|Publication number||US4987592 A|
|Application number||US 07/357,771|
|Publication date||Jan 22, 1991|
|Filing date||May 30, 1989|
|Priority date||May 30, 1989|
|Publication number||07357771, 357771, US 4987592 A, US 4987592A, US-A-4987592, US4987592 A, US4987592A|
|Inventors||John E. Flagg|
|Original Assignee||David Clark Company Incorporated|
|Export Citation||BiBTeX, EndNote, RefMan|
|Patent Citations (11), Referenced by (25), Classifications (8), Legal Events (6)|
|External Links: USPTO, USPTO Assignment, Espacenet|
1. Field of the Invention
This invention relates generally to communication headsets, and is concerned in particular with an improvement in the boom assemblies used to adjustably position the microphones of such headsets.
2. Description of the Prior Art
The conventional communication headset generally includes a pair of earphones which are typically contained in housings or "domes" designed to enclose the user's ears. The domes are articulately supported in stirrups which are interconnected by an adjustable headband designed to fit comfortably over the user's head. A microphone is carried at the distal end of an adjustable boom assembly which extends in cantilever fashion from one of the domes. The microphone is operatively positioned in relation to the user's mouth by manual adjustment of the boom assembly.
The boom assemblies which have been developed in the past offer limited ranges of microphone adjustability. For example, some known boom assemblies comprise several articulately interconnected rigid arm segments which can be pivoted one with respect to the other, with the base segment being mounted on one of the ear domes for both rotational and translational adjustment. Such arm segments are not, however, bendably or torsionally adjustable, with the result that the microphone may not always be set at the proper angle in relation to the user's mouth for optimum performance.
Other known boom assemblies comprise bendably and torsionally adjustable tubular arms which are rotatably mounted on one of the ear domes. In addition to again offering only limited ranges of adjustment due to the inability to accommodate translational shifting of the boom assembly in relation to the supporting ear dome, such boom assemblies also suffer from the problem that the arm invariably undergoes some bending each time the user wishes to temporarily move the microphone away from his or her mouth, for example when sneezing, drinking a cup of coffee, etc. In order to return the microphone to its previously set position, the user must carefully restore the shape previously imparted to the arm. Failure to do so will adversely affect microphone performance.
The objectives of the present invention include the provision of a boom assembly which allows maximum adjustment for optimum microphone positioning, which permits such adjustments to be made with minimal effort on the part of the user, and which allows the user to thereafter move the microphone between use and non use positions without having to readjust the shape of component parts of the assembly.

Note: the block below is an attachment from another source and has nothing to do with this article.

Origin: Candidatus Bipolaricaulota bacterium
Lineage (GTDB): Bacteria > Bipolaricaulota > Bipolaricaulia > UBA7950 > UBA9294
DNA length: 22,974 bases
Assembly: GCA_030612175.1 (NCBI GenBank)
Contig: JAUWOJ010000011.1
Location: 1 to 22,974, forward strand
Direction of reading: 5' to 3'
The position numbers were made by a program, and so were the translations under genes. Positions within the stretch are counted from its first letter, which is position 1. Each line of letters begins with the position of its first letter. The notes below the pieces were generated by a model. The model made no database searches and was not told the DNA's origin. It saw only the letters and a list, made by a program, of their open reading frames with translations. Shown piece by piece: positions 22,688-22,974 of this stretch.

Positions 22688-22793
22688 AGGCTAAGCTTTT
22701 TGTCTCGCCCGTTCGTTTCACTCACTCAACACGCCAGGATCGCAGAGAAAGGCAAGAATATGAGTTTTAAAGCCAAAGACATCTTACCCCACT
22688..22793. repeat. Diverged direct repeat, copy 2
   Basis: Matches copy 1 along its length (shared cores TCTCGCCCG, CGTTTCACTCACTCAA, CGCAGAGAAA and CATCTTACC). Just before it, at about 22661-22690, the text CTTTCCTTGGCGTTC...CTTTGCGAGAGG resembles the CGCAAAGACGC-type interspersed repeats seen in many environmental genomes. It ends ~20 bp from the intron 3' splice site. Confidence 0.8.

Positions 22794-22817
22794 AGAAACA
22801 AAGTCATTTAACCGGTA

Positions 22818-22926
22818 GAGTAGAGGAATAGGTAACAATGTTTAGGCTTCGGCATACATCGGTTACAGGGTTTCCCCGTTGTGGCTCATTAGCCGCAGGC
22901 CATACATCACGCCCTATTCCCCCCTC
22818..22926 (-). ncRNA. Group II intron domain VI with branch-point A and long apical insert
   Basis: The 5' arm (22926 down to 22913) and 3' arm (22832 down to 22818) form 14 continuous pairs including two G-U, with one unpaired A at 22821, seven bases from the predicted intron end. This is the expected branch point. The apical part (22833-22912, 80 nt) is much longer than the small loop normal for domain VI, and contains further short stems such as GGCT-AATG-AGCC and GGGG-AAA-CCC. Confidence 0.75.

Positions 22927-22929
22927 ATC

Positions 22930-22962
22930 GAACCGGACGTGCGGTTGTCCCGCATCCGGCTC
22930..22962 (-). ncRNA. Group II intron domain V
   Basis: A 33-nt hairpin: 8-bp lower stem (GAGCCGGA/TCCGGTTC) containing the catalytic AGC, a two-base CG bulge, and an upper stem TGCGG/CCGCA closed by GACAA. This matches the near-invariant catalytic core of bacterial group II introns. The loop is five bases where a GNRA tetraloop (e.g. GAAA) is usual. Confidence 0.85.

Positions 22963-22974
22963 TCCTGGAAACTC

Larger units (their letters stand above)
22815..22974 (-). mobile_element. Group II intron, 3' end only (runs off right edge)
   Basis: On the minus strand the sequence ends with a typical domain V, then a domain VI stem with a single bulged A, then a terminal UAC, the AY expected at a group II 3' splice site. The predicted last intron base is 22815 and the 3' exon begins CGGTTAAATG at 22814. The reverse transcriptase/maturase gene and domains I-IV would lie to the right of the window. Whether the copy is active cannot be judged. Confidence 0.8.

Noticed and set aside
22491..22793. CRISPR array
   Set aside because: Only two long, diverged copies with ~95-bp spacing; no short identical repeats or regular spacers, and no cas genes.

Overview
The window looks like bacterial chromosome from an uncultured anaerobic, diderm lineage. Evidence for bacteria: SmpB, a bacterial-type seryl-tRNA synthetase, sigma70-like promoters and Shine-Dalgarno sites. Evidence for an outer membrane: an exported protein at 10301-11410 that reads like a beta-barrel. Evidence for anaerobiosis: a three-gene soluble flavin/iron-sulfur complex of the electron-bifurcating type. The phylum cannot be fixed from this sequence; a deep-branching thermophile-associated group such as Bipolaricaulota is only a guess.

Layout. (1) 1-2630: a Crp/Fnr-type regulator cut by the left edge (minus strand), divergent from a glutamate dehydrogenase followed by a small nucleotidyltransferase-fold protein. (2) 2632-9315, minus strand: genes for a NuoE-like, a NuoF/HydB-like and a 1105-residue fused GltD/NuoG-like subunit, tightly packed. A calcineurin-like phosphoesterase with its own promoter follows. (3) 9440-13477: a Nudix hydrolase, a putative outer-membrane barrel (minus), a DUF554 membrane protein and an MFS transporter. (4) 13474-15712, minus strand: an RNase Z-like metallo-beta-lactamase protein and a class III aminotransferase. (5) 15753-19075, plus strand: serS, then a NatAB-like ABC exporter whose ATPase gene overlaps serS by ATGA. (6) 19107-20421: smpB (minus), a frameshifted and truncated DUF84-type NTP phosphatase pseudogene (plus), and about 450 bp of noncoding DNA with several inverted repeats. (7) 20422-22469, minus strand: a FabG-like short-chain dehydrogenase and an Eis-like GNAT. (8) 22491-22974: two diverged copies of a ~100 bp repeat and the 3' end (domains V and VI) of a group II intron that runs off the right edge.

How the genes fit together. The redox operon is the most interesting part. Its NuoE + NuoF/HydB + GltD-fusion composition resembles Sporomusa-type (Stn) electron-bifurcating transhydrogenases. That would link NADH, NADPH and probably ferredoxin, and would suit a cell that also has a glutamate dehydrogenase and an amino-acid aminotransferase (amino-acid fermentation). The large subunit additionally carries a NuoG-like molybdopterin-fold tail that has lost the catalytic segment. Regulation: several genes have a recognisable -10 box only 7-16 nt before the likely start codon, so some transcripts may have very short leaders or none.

FIG. 1 is a perspective view of a communication headset incorporating a boom assembly in accordance with the present invention;
FIG. 2 is a partial side elevational view of the boom assembly and associated ear dome, schematically depicting several possible boom assembly adjustments;
FIG. 3 is a sectional view on an enlarged scale taken along line 3--3 of FIG. 2;
FIG. 4 is a partial plan view of the boom assembly and associated ear dome, schematically depicting additional adjustments; and
FIG. 5 is a partial view of the outer end portion of the boom assembly schematically depicting torsional adjustment of the microphone position.
Referring now to the drawings, a communication headset of the noise attenuating type is shown comprising a headband 10 having a pair of stirrup clamps 12 adjustably connected to a headband spring 14, the latter being partially encased within a cushioned headpad 16. Stirrups 18 are connected to the clamps 12 for limited rotational adjustment about the generally vertical axes of rivets 20 or other like connectors. Noise attenuating domes 22, 24 containing earphones schematically depicted at 26 (FIG. 1) are supported by the stirrups 18 for limited rotation about the axes of connectors 28, the latter being receivable in one of several holes 30 to thereby provide a means of adjusting the pressure at which the domes are applied to the user's ears. Liquid filled ear seals 32 are provided on the interior confronting surfaces of the domes to enhance noise attenuation and comfort.
A boom assembly generally indicated at 34 is adjustably supported on one of the ear domes 24 by means of a boom mount generally indicated at 36. As can be best seen in FIG. 3, the boom mount 36 includes an inner machine screw 38 which extends through a hole 40 in the ear dome 24 and which is received in threaded engagement in an inner tubular collar 42. An outer screw 44 extends through an outer collar 46 and is also received in threaded engagement in inner collar 42 in axial alignment with screw 38. Looking from left to right in FIG. 3, the following components are received on the inner collar 42 between the outer surface of the ear dome 24 and the inner surface of the outer collar 46: a gasket 48; a cupped washer 50; a serrated washer 52; a pair of washers 54, 56, each having confronting slanted grooves 58; and, another serrated washer 60. Serrated washer 52 coacts with serrations, buttons or like detent mechanisms on the confronting surfaces of washers 50 and 54. Serrated washer 60 coacts similarly with detent mechanisms on the confronting surfaces of washer 56 and collar 46. Spring tension washers 62 are positioned under the head of the screw 44, the head being received in a countersunk recess 64 in collar 46.